Indeed, the ink was barely dry on the North Atlantic Treaty establishing NATO in 1949 before U.S. officials saw worrisome signs that Washington’s new alliance partners were shirking their share of the collective‐defense responsibilities. Secretary of State Dean Acheson assured uneasy members of the Senate that the Europeans would provide the vast majority of armaments and manpower for NATO, making it unnecessary for the United States to station a large number of troops on the Continent.That scenario proved to be untrue.
In the mid‐1950s, John Foster Dulles, President Dwight Eisenhower’s secretary of state, issued a warning to his alliance colleagues that the administration would have to conduct an “agonizing reappraisal” of America’s defense commitment to Europe if the NATO allies could not develop a united policy regarding West Germany and make a more serious effort at collective defense. That American attempt at coercive diplomacy ultimately failed. European leaders never took the warning seriously, believing that their American counterparts regarded Europe as far too important to America’s own security and prosperity to ever consider abandoning the continent to possible Soviet domination. They called the Eisenhower administration’s bluff and quickly confirmed that it was a bluff. There was no reappraisal of Washington’s defense commitment to Europe, agonizing or otherwise.
There have been numerous calls from American officials and legislators in the decades since for European members of NATO to “do more” for the collective‐defense effort. The Nixon administration was able to beat back the Mansfield Amendment (named after Senate Majority Leader Mike Mansfield), which proposed to drastically reduce U.S. troop levels in Europe, in part because of informal promises from the NATO allies that they would step up their defense efforts. Those promises that were soon forgotten.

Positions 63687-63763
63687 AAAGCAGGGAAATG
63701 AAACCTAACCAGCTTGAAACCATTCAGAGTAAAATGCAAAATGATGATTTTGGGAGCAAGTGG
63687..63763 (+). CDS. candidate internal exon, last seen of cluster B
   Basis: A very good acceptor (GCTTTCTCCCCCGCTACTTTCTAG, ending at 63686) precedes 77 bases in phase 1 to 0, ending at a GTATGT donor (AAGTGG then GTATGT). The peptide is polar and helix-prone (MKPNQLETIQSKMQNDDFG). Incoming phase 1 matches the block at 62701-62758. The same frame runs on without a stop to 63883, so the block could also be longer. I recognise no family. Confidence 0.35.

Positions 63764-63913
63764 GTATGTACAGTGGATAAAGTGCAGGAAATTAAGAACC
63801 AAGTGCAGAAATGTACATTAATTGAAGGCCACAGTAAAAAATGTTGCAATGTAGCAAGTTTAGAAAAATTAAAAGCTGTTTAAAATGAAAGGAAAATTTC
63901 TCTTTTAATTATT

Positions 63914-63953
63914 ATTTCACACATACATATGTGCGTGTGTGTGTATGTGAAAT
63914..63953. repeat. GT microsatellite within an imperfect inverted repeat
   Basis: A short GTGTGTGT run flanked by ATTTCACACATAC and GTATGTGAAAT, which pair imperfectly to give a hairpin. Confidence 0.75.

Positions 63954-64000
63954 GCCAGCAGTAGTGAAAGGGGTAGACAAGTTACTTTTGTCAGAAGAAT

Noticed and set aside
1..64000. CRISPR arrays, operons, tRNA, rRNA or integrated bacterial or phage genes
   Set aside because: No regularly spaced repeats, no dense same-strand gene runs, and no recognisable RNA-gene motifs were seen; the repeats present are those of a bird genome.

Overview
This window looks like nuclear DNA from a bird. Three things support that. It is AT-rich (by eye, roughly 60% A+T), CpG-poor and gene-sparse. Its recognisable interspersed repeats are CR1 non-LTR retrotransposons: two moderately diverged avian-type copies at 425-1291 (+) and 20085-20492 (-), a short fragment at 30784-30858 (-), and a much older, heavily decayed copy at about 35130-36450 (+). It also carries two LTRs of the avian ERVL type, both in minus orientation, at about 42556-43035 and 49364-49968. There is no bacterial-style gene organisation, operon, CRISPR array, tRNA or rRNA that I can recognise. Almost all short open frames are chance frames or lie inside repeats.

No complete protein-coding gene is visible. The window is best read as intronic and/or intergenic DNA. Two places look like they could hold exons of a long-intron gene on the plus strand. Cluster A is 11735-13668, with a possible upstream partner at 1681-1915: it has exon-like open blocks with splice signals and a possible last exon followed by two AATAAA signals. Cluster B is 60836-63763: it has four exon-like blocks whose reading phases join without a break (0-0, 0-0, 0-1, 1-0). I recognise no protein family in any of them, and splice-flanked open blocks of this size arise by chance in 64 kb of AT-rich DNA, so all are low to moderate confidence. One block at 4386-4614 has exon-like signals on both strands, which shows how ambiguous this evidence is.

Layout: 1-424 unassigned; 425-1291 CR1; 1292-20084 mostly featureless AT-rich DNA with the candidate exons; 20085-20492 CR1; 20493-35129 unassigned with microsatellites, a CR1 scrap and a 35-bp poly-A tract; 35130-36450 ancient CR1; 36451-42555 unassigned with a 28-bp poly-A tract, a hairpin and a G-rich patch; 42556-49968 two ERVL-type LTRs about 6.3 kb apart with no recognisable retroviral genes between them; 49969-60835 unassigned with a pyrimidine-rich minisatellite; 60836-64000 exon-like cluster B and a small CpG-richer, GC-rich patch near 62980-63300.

More recently, President Obama’s secretary of defense Chuck Hagel admonished the Europeans during a February 2014 meeting of NATO defense ministers that America’s patience was wearing thin. The current path of inadequate defense spending, he warned, “is not sustainable. Our alliance can endure only as long as we are willing to fight for it, and invest in it.” Rebalancing NATO’s “burden‐sharing and capabilities,” Hagel stressed, “is mandatory—not elective.” The tone of his message was quite firm. “America’s contributions in NATO remain starkly disproportionate, so adjustments in the U.S. defense budget cannot become an excuse for further cuts in European defense spending.”
Hagel’s speech and other calls for greater burden‐sharing have had only limited impact. Four alliance members now meet the target agreed to at the 2006 (!) summit to devote at least two percent of annual GDP to defense, up from two members at the time of his speech. But that is still an anemic effort, and it notably does not include such key powers as Germany and Italy. Moreover the slight increase in the military effort of NATO’s European members has been drowned out by the calls for the United States to do much more—to station heavy armor and the most modern military aircraft on Russia’s western flank. On balance, allied free riding is as bad as ever.
That’s why Trump’s calls for greater burden‐sharing are a fatal distraction. Americans have been chasing that unicorn for decades, and it is past time to recognize the chase for the futile quest it is.
NATO is thoroughly obsolete in any case. As I have written on other occasions, it was created for a very different world and it no longer serves America’s interests.Instead of considering U.S. withdrawal as a regrettable, “fall back” option if his burden‐sharing proposals fail, Donald Trump should embrace withdrawal as the preferred option for an intelligent twenty‐first‐century foreign policy.